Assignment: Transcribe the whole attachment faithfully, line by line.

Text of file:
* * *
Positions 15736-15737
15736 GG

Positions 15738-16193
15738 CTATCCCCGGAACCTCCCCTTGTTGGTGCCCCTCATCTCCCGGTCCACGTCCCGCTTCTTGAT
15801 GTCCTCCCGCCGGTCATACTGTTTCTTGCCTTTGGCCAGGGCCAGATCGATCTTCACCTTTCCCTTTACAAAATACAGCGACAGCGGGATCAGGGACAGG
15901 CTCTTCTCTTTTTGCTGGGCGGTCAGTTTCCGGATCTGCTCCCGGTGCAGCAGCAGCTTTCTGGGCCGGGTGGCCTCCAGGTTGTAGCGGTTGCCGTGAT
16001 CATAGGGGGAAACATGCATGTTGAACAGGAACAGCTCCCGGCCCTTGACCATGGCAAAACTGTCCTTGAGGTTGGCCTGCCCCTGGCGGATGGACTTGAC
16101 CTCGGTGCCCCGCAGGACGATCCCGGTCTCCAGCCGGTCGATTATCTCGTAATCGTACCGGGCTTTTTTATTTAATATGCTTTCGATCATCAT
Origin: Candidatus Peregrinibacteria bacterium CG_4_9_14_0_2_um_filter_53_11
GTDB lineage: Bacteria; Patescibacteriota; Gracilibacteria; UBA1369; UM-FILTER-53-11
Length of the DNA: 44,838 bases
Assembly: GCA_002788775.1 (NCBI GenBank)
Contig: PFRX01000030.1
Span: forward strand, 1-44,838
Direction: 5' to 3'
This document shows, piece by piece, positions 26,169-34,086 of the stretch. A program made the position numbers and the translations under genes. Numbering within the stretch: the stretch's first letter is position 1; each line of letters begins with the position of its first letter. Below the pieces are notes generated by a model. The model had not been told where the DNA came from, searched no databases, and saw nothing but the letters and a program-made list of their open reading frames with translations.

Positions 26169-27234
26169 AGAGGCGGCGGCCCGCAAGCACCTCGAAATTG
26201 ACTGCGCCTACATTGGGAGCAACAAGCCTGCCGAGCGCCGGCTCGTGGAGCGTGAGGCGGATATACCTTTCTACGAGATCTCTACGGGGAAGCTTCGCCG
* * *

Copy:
Positions 15736-15737
15736 GG

Positions 15738-16193
15738 CTATCCCCGGAACCTCCCCTTGTTGGTGCCCCTCATCTCCCGGTCCACGTCCCGCTTCTTGAT
15801 GTCCTCCCGCCGGTCATACTGTTTCTTGCCTTTGGCCAGGGCCAGATCGATCTTCACCTTTCCCTTTACAAAATACAGCGACAGCGGGATCAGGGACAGG
15901 CTCTTCTCTTTTTGCTGGGCGGTCAGTTTCCGGATCTGCTCCCGGTGCAGCAGCAGCTTTCTGGGCCGGGTGGCCTCCAGGTTGTAGCGGTTGCCGTGAT
16001 CATAGGGGGAAACATGCATGTTGAACAGGAACAGCTCCCGGCCCTTGACCATGGCAAAACTGTCCTTGAGGTTGGCCTGCCCCTGGCGGATGGACTTGAC
16101 CTCGGTGCCCCGCAGGACGATCCCGGTCTCCAGCCGGTCGATTATCTCGTAATCGTACCGGGCTTTTTTATTTAATATGCTTTCGATCATCAT
Origin: Candidatus Peregrinibacteria bacterium CG_4_9_14_0_2_um_filter_53_11
GTDB lineage: Bacteria; Patescibacteriota; Gracilibacteria; UBA1369; UM-FILTER-53-11
Length of the DNA: 44,838 bases
Assembly: GCA_002788775.1 (NCBI GenBank)
Contig: PFRX01000030.1
Span: forward strand, 1-44,838
Direction: 5' to 3'
This document shows, piece by piece, positions 26,169-34,086 of the stretch. A program made the position numbers and the translations under genes. Numbering within the stretch: the stretch's first letter is position 1; each line of letters begins with the position of its first letter. Below the pieces are notes generated by a model. The model had not been told where the DNA came from, searched no databases, and saw nothing but the letters and a program-made list of their open reading frames with translations.

Positions 26169-27234
26169 AGAGGCGGCGGCCCGCAAGCACCTCGAAATTG
26201 ACTGCGCCTACATTGGGAGCAACAAGCCTGCCGAGCGCCGGCTCGTGGAGCGTGAGGCGGATATACCTTTCTACGAGATCTCTACGGGGAAGCTTCGCCG